The Treaty of Thronehold, signed by Aundair, Breland, Karrnath and Thrane, emancipated the warforged and gave them full rights as sentient persons. This gave warforged the right to seek employment, defend themselves in court, form and break contracts, and generally everything one would expect a person can do in the nations. Obviously, this was a controversial decision among many humanoids, but some elements of the decision were also criticized by some warforged - specifically, the destruction of the Creation Forges. As long as the Forges exist, said the treaty, it would be possible for House Cannith to create warforged in secret, indoctrinate them as willing slaves and sell them on the black market to wealthy patrons or use them in-house. In order to preserve basic rights of the warforged, the forges were outlawed and dismantled, preventing the creation of any more warforged.
House Cannith complied amicably to the new law (probably since there was no market for warforged anymore) and dismantled their Forges to the satisfaction of multiple government inspectors through the Nations. However, the prospect of hidden, surviving Forges is a favourite of conspiracy theories. Rumours run the gamut, including:
- House Cannith secretly preserved or rebuilt one or more Forges, and is still creating custom-ordered warforged to this day,
- House Cannith continues to operate Forges in non-signatory nations such as Droaam or Zilargo,
- The government (any government) seized or built a Forge and are secretly producing warforged,
- The Lord of Blades seized or built a Forge and is secretly producing warforged,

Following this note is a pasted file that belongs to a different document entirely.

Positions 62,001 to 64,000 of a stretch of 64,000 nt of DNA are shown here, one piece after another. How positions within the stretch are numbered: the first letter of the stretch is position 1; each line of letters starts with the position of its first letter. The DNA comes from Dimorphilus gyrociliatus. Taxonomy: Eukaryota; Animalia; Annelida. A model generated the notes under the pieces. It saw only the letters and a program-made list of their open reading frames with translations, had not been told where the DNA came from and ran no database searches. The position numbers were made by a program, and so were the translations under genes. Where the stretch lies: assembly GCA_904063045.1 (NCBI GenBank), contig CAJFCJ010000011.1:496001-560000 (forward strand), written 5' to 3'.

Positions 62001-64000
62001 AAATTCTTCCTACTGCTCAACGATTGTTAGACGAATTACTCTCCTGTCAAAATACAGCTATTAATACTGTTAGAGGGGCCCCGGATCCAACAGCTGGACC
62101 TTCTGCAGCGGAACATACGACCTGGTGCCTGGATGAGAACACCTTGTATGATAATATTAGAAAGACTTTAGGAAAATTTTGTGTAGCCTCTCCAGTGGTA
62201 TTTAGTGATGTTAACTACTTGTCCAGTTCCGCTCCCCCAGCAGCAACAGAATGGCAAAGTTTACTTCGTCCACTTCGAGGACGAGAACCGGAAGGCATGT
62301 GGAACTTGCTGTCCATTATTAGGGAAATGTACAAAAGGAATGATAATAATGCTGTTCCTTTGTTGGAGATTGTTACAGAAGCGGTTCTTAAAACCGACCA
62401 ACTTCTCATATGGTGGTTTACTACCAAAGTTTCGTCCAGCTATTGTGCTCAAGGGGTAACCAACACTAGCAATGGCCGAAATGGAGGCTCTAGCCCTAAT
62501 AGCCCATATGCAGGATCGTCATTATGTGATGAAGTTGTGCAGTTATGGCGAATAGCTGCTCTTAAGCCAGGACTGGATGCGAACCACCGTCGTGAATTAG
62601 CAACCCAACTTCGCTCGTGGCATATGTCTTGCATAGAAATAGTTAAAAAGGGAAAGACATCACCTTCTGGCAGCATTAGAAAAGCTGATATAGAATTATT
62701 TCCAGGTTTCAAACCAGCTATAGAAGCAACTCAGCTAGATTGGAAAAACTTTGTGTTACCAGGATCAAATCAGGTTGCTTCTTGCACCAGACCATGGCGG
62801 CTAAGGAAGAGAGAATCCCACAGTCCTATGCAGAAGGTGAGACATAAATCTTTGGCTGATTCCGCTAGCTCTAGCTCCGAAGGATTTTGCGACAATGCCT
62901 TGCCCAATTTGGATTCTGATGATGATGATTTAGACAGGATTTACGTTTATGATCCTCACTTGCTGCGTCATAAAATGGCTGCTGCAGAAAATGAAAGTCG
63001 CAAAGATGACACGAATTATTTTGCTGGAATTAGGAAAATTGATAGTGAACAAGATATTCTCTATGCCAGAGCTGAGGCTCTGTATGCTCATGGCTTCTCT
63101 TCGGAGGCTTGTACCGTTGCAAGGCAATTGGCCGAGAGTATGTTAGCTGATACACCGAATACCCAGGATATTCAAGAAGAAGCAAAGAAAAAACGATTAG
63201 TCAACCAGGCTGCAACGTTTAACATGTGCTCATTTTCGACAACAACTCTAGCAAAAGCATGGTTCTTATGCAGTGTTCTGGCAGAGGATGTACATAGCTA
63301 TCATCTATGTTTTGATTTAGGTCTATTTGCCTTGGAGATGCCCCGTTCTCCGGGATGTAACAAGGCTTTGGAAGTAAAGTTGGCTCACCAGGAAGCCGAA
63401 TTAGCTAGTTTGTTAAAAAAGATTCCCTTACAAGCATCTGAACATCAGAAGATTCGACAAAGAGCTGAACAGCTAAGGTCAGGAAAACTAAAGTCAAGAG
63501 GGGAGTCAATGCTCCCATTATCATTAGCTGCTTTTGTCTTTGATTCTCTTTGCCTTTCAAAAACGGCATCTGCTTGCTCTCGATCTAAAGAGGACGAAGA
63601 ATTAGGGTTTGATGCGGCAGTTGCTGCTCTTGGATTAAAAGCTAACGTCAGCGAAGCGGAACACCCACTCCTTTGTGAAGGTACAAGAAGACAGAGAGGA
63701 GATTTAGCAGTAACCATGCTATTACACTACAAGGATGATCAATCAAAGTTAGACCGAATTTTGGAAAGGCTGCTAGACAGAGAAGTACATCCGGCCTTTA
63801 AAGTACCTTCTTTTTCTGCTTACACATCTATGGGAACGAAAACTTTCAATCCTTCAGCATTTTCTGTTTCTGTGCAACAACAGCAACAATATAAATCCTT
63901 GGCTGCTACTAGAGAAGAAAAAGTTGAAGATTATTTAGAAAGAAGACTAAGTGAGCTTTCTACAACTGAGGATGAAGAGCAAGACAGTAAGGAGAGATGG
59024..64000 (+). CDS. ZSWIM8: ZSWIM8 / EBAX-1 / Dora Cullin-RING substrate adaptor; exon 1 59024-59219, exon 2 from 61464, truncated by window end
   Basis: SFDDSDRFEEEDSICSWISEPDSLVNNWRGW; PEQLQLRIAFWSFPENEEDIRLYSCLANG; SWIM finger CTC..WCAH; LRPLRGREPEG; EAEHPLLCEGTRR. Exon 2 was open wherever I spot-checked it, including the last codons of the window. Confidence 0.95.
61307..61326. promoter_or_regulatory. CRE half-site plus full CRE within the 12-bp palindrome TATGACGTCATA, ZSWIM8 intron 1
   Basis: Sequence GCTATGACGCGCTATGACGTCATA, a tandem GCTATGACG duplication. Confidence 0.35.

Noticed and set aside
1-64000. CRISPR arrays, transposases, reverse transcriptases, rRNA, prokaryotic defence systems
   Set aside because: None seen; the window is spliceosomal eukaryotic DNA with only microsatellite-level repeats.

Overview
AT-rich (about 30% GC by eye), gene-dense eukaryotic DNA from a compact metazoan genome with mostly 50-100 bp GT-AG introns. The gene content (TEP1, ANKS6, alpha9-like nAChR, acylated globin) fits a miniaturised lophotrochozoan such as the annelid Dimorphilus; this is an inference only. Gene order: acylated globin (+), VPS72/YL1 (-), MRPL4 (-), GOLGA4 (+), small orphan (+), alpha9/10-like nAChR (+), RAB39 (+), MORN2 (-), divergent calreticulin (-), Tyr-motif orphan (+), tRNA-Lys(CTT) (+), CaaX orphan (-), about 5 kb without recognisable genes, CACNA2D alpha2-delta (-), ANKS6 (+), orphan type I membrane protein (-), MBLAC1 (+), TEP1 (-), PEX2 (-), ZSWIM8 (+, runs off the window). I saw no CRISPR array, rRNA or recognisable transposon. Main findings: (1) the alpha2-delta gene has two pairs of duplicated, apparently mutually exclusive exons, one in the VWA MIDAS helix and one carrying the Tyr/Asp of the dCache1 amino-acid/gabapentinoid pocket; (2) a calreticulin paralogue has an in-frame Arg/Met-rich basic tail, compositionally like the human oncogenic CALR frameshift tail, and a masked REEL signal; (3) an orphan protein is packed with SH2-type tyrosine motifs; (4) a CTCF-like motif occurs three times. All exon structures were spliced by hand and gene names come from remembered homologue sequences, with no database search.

- A remote Forge, assumed destroyed or simly forgotten during the war, survived the destruction and is just waiting for some explorer to find it,
- Et cetera.
Note! While Andair, Breland, Karrnath and Thrane signed the treaty, other nations such as Droaam or Zilargo did not, and therefore do not necessarily see warforged as sentient people.
Many issues have made it difficult for warforged to integrate into post-war society. However, none are greater than their introduction into the workforce. Like humanoids, warforged grow restless and ennuied without something to occupy themselves; like humanoids, they have wants and needs that require money to resolve; like humanoids, they may be too proud to accept charity or live as nonproductive members of society. Unlike humanoids, however, warforged require very little to survive. Warforged need not eat. Warforged need not drink. Warforged need not, in some cases, even be "merry" in the usual sense - though they are not emotionless, many warforged are so accustomed to their former, all-business military life (and being treated like mindless equipment) that the idea of leisure or indulgence is anathema to them. Warforged do have necessities - occasional repairs and (very modest) shelter, among others - but their cost of living is extremely low compared to humanoids, and while many warforged don't have much use for money, virtually all of them know how to make the most strategic use of their advantages.
As a result, warforged are able to take on jobs for far less pay than any humanoid, as well as work longer due to their statistically hardier constitutions and lack of need for sleep, making them far more profitable employees than humanoids. This has had little adverse affect on skilled trades, due to the relative lack of warforged trained as anything other than basic infantry. However, it had a profound effect on the market for unskilled and semi-skilled labour. In most nations, this market was already glutted by the end of the Last War, making the warforged yet another obstacle for war veterans struggling to eat. In addition, many humanoids still fail to see the warforged as citizens, even if they are nominally aware of the laws. Because of this, it's easy for unskilled workers to see their jobs as being "stolen" from "real people".